The Chelsea garden, like the proposed garden at Trentham is a mix of classicism and modernity. The raised arcade along one side of the garden will be of Carpinus betulus “Pendula” and is formed in the proportions of Trentham’s famous trellis walk, an iron pergola which runs along one side of the Italian garden and overlooks the 10 acre parterre. In the Chelsea garden it overlooks a broad expanse of perennial planting, which is divided by a series of narrow canals. These refer to the dominant presence of water at Trentham: the huge fountains in the Italian garden, the 80 acre lake laid out by “Capability” Brown, and the River Trent that runs through the garden.
The arbour of weeping hornbeam, leads to a statue of the goddess Hygiea, the Goddess of health and daughter of Aesculapias. The Statue is from Trentham and is probably the work of Antonio Sola, a Catalonian sculptor working in the mid 19th century and known to have worked for the 2nd Duke. The head and fingers have recently been recarved by Cliveden Conservation and the statue will return to Trentham after the show.
The large classical urns are based on those originally at Trentham and after the show will be installed in the Upper Flower Garden (recently replanted). At the back of the garden is a curved stone seat, derived from a larger structure at Trentham. This is backed by Italianate planting including Cupressus sempervirens and Osmanthus heterophyllus.
The following describes the planting at Trentham, which is relevant to the planting in the Chelsea garden. The recasting of the Lower Flower Garden - the main terrace of Sir Charles Barry's Italian garden is deliberately subversive. Barry's concept is masterful in its creation of a grand formal landscape that has few equals in Britain, expressing all the confidence and power of the empire at its zenith. But from today's perspective the design can seem like an act of obsessive control. Nature is subdued and distant. The visitor is kept at least 30 ft from the nearest flower. All is symmetry - to be admired but not touched.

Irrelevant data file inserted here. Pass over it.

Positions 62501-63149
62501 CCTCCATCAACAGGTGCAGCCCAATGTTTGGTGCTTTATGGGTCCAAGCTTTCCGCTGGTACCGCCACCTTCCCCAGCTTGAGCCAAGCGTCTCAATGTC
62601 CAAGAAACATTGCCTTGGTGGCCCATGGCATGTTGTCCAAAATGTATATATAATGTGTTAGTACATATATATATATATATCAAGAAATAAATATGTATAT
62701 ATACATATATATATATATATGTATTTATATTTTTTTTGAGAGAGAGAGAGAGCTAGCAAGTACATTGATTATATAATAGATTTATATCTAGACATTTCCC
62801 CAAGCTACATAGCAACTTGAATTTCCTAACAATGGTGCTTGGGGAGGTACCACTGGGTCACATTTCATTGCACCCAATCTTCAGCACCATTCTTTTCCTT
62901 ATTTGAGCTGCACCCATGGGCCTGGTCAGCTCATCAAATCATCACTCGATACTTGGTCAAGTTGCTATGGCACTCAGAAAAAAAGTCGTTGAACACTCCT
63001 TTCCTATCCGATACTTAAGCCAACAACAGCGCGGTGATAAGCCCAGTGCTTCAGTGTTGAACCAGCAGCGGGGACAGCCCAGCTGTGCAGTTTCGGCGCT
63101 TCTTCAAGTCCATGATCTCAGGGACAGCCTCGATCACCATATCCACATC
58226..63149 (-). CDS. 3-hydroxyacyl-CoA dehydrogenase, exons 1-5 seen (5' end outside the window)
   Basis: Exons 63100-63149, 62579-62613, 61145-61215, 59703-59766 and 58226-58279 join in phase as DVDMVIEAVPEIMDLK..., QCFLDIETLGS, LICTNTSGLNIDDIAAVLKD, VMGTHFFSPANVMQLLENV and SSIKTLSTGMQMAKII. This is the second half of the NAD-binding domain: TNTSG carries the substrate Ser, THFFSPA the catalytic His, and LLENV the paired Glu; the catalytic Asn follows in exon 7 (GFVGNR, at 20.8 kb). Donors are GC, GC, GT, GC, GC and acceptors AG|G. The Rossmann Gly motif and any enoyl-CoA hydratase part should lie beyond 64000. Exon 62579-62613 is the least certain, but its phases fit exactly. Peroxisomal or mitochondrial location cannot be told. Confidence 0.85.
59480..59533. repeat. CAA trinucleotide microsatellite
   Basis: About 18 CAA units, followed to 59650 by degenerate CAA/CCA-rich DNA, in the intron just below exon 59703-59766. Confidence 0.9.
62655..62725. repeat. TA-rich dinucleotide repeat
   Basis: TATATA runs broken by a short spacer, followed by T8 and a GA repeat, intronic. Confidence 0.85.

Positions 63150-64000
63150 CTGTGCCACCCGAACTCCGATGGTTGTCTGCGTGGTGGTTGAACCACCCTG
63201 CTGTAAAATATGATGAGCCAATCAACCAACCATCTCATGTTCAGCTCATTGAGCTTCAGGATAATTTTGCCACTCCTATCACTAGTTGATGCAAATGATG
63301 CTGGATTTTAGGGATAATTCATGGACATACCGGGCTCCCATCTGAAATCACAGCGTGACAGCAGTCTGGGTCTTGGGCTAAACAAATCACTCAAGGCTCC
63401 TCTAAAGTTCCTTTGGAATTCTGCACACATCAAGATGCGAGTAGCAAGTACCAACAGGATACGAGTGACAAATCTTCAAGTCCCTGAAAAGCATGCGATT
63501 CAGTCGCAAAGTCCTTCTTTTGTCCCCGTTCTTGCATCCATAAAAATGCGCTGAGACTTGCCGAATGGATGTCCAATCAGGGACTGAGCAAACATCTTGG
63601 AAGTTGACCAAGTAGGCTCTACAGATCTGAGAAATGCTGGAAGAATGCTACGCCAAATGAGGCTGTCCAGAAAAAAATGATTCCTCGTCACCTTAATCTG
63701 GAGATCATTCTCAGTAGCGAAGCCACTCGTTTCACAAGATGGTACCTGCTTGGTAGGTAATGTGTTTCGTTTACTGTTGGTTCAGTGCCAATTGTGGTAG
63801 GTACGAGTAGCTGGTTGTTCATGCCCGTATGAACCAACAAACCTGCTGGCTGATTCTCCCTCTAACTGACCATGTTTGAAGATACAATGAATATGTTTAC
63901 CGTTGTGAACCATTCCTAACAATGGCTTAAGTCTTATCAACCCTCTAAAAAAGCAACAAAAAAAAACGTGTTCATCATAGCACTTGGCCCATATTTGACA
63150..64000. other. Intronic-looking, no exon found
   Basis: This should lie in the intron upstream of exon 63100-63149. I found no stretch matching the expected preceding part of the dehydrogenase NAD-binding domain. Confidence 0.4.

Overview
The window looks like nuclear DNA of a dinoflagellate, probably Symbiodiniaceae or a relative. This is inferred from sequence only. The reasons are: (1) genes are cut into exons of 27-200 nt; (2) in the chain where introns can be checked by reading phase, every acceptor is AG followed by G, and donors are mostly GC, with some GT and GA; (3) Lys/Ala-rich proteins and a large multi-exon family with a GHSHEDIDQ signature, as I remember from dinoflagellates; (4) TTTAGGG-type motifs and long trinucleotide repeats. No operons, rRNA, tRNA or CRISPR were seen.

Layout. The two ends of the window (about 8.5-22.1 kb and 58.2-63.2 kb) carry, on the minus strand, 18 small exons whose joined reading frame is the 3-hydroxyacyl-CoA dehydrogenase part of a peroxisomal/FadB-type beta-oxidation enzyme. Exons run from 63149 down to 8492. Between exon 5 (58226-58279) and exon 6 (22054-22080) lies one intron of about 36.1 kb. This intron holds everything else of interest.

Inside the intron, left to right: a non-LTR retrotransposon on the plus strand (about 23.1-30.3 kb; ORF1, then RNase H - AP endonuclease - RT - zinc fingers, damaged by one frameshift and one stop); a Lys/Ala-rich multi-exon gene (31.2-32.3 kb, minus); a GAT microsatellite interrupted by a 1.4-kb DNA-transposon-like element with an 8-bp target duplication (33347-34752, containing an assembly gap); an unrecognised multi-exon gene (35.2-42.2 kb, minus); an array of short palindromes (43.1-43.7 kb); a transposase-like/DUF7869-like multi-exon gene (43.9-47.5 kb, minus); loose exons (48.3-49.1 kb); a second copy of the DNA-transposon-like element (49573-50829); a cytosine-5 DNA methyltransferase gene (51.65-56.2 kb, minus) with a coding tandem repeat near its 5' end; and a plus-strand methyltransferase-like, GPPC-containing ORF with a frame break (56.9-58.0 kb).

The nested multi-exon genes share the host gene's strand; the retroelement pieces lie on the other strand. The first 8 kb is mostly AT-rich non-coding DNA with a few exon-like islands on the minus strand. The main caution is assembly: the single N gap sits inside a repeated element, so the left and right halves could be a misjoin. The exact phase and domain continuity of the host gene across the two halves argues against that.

The proposed replanting changes this. The original structure of the garden - paths, banks, balustrades and formal clipped evergreens is retained - but the proportion of the garden that is planted is more than tripled. The new planting is made up of interweaving drifts of herbaceous perennials, creating a pointillist, asymmetrical and subtle effect; a far cry from the bright blocks of coloured bedding and shrubs that filled the beds in the 19th century.
New ramps are introduced, leading down into the sunken areas around the fountain basins so that the visitor can move through the plantings and sit on the edge of the fountains. At this lower level the planting is more characteristic of a meadow, using drifts of taller perennials, many of which will be left standing into late winter. Rivers of grass will run through the planting, an accurate translation of the pattern of the River Trent and its tributaries that spread like a continuous, organic net over the Midlands. The river is the reason for the existence of Trentham, the name, the place and the garden. The river of grass points to the resurgence of the Trent as a natural force (now brimming with fish) and is symbolic of the free and organic pattern of design adopted in contrast to the preceding Victorian order.
The grassy rivers will be repeated at Chelsea. A framework of Miscanthus divides up the other perennial groupings and provides a contrast of texture. However, these are envisaged as a feature of the planting that would be more prominent in late summer through to the end of winter and so not especially legible as “rivers” at the end of May.
The hornbeam tunnel is under-planted with shade tolerant hostas, grasses and violas. In the tunnel there are a series of 4 carved panels set in to the side wall of the garden and embowered by the leafy branches. These are made by stone carver Gary Breeze and evoke the lost landscapes of Trentham that have been buried or obscured since the end of the 17th century and the new landscape that is now emerging.